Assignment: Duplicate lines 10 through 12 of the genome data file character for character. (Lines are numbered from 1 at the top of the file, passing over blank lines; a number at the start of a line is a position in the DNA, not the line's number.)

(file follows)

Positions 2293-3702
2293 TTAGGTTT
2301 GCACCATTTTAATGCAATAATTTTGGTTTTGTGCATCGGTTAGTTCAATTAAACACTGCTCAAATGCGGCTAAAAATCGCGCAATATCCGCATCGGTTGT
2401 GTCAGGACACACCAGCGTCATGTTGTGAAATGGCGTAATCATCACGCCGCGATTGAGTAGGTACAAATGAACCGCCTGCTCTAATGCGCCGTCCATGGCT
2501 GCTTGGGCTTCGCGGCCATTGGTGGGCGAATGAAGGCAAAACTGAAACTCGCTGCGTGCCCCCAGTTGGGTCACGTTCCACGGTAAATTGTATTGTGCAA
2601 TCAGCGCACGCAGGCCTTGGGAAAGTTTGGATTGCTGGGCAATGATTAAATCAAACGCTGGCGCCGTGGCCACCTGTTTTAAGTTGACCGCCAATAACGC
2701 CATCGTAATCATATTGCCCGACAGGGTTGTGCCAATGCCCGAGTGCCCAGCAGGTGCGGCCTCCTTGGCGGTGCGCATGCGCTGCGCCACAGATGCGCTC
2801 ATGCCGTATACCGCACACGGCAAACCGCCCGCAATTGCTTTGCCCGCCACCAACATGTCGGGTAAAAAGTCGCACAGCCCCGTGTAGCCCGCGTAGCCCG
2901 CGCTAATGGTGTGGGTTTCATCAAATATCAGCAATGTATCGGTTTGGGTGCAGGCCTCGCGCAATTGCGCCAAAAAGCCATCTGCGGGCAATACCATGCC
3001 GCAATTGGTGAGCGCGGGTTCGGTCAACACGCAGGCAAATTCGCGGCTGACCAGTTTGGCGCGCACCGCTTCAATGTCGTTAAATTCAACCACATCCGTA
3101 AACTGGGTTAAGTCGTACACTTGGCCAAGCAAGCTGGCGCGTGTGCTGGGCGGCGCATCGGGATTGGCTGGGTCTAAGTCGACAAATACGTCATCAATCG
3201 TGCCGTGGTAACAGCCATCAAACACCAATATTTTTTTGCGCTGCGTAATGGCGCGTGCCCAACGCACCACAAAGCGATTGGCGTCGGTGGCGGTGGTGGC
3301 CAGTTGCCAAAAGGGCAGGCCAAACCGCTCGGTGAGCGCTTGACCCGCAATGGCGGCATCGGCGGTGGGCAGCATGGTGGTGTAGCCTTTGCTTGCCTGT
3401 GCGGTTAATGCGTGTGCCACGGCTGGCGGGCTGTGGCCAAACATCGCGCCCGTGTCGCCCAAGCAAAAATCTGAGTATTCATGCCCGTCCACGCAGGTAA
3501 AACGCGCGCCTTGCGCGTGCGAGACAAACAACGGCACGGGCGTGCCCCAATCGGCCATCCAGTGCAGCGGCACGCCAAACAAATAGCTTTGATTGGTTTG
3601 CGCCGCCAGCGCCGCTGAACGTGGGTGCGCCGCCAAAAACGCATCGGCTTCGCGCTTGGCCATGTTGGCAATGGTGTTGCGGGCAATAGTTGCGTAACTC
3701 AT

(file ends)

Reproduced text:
3001 GCAATTGGTGAGCGCGGGTTCGGTCAACACGCAGGCAAATTCGCGGCTGACCAGTTTGGCGCGCACCGCTTCAATGTCGTTAAATTCAACCACATCCGTA
3101 AACTGGGTTAAGTCGTACACTTGGCCAAGCAAGCTGGCGCGTGTGCTGGGCGGCGCATCGGGATTGGCTGGGTCTAAGTCGACAAATACGTCATCAATCG
3201 TGCCGTGGTAACAGCCATCAAACACCAATATTTTTTTGCGCTGCGTAATGGCGCGTGCCCAACGCACCACAAAGCGATTGGCGTCGGTGGCGGTGGTGGC